You seem to be doing crazy things to our wiki, so I'm going to block you. Please contact me if you would like to discuss that. GavinSharp 14:42, 31 August 2011 (PDT)
The Chicago school, which advocates for unfettered free markets and little government intervention (albeit within a strict, government-defined monetary regime), came under attack in the wake of the financial crisis of 2007–2010. The school has been blamed for growing income inequality in the United States. Economist Brad DeLong of the University of California, Berkeley says the Chicago School has experienced an "intellectual collapse", while Nobel laureate Paul Krugman of Princeton University, says that recent comments from Chicago school economists are "the product of a Dark Age of macroeconomics in which hard-won knowledge has been forgotten."  Critics have also charged that the school's belief in human rationality contributed to bubbles such as the recent financial crisis, and that the school's trust in markets to self-regulate has offered no aid to the economy in the wake of the crisis.
In response to free market economists who put the blame for the economic crisis on government intervention in the mortgage market via Fannie Mae, Freddie Mac, and the Community Reinvestment Act, critics of the Chicago School point out that a bulk of residential mortgage lending during the peak bubble years (2004–06) was through commercial entities such as Countrywide Financial that weren't subject to provisions of the CRA, and that Fannie Mae and Freddie Mac actually lost market share during the housing bubble. They also point out that assigning a key role in the crisis to Fannie Mae and Freddie Mac doesn't explain why other countries also had a similar real estate bubbles at the same time.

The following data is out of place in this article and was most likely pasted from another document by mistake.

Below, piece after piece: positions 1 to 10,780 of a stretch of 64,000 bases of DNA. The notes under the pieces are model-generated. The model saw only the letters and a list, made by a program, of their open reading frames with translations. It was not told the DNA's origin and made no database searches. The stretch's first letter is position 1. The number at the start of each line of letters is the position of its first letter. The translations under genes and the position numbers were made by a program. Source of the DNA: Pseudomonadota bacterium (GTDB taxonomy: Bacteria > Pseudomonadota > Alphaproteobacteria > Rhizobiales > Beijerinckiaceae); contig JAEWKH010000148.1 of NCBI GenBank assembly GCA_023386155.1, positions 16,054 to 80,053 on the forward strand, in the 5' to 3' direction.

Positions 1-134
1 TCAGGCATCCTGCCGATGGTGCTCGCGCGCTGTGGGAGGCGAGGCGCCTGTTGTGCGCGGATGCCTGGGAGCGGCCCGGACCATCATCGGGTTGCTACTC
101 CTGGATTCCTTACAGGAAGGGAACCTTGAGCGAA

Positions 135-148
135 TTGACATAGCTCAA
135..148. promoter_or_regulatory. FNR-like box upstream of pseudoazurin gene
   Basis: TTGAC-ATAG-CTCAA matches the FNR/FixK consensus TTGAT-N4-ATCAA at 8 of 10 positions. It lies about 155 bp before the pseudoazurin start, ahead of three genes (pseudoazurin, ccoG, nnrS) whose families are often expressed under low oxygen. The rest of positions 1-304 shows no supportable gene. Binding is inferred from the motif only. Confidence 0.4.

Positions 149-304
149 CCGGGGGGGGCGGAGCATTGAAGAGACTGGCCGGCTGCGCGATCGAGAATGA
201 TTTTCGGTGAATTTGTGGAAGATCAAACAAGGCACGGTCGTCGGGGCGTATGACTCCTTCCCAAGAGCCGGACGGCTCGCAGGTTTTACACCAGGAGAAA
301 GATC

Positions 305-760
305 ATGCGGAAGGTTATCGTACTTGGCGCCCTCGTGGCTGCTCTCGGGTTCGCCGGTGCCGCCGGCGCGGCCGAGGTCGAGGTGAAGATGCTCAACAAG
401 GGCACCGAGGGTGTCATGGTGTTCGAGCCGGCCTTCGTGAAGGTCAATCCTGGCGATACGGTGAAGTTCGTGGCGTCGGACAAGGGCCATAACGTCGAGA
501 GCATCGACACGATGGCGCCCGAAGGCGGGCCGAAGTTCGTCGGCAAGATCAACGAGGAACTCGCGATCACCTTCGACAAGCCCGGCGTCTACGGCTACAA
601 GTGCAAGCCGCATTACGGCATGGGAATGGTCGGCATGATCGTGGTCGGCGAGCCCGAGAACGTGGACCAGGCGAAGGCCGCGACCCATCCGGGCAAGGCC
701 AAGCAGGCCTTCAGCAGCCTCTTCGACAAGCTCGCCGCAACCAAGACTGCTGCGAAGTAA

American evil empire
The U.S. provided material support to the military regime after the coup, although criticizing it in public. A document released by the U.S. Central Intelligence Agency (CIA) in 2000, titled "CIA Activities in Chile", revealed that the CIA actively supported the military junta after the overthrow of Allende and that it made many of Pinochet's officers into paid contacts of the CIA or U.S. military, even though some were known to be involved in human rights abuses. Perhaps most infamously, the CIA maintained contacts among the Chilean DINA intelligence service while DINA leaders, under Pinochet's direct command, led the multinational anti-communism campaign known as Operation Condor, resulting in assassinations of prominent politicians and activists of the legal left in various Latin American countries, in Washington, D.C., and in Europe (see section below). In particular, CIA contact with the head DINA, Manuel Contreras, was established soon after the coup (in 1974, during the Junta period prior to official transfer of Presidential powers to Pinochet); in 1975, the CIA reviewed a warning that keeping Contreras as an asset might trouble the maintenance of human rights in the region, yet they chose to keep him as an asset anyhow and even made him a paid asset at one point. In addition to the CIA's maintaining of assets in DINA beginning soon after the coup, several CIA assets, such as CORU Cuban exile militants Orlando Bosch and Guillermo Novo, collaborated in DINA operations under the Condor Plan in the early years of Pinochet's presidency.